Sail alone, anchor together

A few years ago, I was watching a Charlie Rose interview with the musician, Tori Amos. She was going on tour with Alanis Morrisette and Charlie asked her how that worked, how could they combine their shows. Tori frowned in concentration and said (I’m sort of paraphrasing here):
it’s not really about merging them. Really, I’m… a pirate ship. I have a captain, I have my own mates, my own wenches…..and so does she…
That comment stuck in my mind. When I went to work the next day, I shared it Richard McCarthy,  who was then the Executive Director of Market Umbrella. We were constantly searching for metaphors for farmers market organizing to describe the way it was bending  (or could be) to becoming a true movement rather than a series of random events in towns and cities. We had collected some cool descriptions, still wondered if we had yet found the best way to describe it.
“A pirate ship. Hmmm,” he said. True to his nature as a leader who employs engaging and system-level thinking, he kept at it, coming up with a powerpoint on the pirate ship idea that he continues to refine and use in his global work with civic and food organizers.

When I’m out in the field, I find that much of what we do in markets and in food systems is duplication of the worst sort, meaning unnecessary and a time waster for overworked markets or networks, or just as bad is the an expectation that all markets or projects should operate and be measured the exact same way. Why is that, I often wondered? Why don’t markets or organizers talk more to each other, sharing more tools peer-to-peer and find the strength to resist being measured and judged by inappropriate metrics?

Well, I do know why it happens. It happens because the work of community organizing is so important to do correctly and yet so unrelenting that it is hard to find time to share. And then what should be shared and how it could be shared is often as complicated.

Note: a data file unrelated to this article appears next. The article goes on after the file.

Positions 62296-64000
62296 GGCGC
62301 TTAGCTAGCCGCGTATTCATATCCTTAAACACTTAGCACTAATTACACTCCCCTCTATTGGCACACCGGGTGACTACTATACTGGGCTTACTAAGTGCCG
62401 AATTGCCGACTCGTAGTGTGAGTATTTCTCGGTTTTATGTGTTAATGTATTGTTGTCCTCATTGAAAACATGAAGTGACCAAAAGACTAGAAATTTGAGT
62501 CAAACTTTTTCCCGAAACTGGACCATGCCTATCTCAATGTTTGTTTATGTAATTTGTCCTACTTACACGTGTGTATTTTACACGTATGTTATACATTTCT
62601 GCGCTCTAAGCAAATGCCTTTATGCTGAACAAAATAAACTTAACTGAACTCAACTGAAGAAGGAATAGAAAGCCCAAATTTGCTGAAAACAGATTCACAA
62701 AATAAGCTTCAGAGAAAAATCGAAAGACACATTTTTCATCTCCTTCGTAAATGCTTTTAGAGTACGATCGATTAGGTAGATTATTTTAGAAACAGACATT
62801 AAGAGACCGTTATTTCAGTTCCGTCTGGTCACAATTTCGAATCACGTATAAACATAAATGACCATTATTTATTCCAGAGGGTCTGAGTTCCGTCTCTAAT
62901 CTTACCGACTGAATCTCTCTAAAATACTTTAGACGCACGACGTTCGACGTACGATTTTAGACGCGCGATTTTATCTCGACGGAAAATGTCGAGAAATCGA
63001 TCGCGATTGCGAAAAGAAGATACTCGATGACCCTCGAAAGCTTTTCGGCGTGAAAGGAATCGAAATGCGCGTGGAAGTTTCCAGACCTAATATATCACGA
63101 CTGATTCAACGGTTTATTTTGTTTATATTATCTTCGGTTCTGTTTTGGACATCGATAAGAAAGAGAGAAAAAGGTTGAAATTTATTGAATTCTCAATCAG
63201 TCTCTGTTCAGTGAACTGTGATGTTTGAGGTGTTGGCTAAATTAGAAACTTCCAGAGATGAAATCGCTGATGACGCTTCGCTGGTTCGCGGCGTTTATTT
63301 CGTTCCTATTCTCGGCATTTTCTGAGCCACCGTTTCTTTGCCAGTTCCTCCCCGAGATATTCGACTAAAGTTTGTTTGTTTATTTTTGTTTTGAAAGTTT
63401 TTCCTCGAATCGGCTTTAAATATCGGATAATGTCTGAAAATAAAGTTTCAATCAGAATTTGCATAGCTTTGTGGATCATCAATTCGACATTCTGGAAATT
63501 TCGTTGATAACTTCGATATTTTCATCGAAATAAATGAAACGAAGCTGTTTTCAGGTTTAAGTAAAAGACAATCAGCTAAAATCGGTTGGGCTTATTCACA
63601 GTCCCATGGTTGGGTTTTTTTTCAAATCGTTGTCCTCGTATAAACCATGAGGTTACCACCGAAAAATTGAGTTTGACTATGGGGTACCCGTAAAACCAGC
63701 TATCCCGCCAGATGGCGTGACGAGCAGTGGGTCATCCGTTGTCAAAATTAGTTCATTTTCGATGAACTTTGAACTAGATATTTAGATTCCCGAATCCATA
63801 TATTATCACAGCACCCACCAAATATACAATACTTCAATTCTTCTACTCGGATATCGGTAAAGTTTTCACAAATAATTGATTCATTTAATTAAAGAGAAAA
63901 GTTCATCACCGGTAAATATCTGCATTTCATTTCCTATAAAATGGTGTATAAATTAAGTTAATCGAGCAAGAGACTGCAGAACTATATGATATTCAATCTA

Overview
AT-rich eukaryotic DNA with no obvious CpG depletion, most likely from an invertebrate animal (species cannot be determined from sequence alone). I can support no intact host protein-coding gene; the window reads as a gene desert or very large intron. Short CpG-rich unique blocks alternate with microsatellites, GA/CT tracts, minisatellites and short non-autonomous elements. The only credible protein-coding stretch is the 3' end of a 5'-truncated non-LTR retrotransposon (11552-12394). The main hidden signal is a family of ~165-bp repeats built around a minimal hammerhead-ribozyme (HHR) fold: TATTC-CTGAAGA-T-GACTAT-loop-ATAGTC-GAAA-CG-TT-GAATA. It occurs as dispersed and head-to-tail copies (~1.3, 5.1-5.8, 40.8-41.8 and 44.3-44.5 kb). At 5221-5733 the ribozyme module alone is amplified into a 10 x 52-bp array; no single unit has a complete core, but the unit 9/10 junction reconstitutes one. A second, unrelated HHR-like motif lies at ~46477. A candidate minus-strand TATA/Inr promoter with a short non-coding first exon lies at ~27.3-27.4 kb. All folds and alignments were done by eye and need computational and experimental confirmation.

The Tori Amos interview spoke to that idea.

The idea that innovation and creativity is handmade and often an individual exercise, or coming from a small committed group who are learning as they go.

And that sharing is not necessarily about combining efforts, but more often about connecting when needed and not overemphasizing one set of values over another.

That individuals or small groups need some autonomy and yet, in order to build a movement there are times when building the networks is as important.

So from that Amos interview came this line that Richard and I created while standing outside of a coffeehouse:
Sail Alone, Anchor Together
Like pirate ships or if you prefer, privateer ships, markets have their own flag, their own code and their own mates. Sooner or later though, they may need to join up in order to defend themselves from other forces or come together to succeed on an issue.
How they do that is important. When they do that is important too.

The lack of a national or even a regional convening primarily for farmers markets  may be starting to hamper our efforts for long term policy changes and impair capacity building. In lieu of that, we can (and should) moor our nimble little ships to sides of elegant liner like a re-imagined public markets conference or join a strong armada such as a well-organized school food initiative when we can, but even then, when we don’t know what to share and when, it’s hard to contribute meaningfully.

We also have our own issues to talk about. What about SNAP/EBT? Disaster planning for market farmers? Training for market managers? Food safety issues? Permanent locations? Sustainable funding? Building appropriate networks for policy work? Evaluation? We need to work this stuff out together and decide how it’s appropriate to our scale.

Some market networks are lucky. They have solid food systems that they work in and grow in sustainably. But even the best need to anchor with the odd little markets and share and hear because innovation within a field often comes from unlikely sources.

And sometimes it’s as hard to get the larger, more established markets to take the time and find the right voice in which to share their ideas and plans, to do that even as they are piloting ever more complex projects.

Respect to each pirate ship must be paid by the others. Learn to spot the flags and to find ways to anchor together.


1 Comment

  1. Pingback: Can Public Health Unite the Good Food Movement? | Civil Eats | Helping Public Markets Grow

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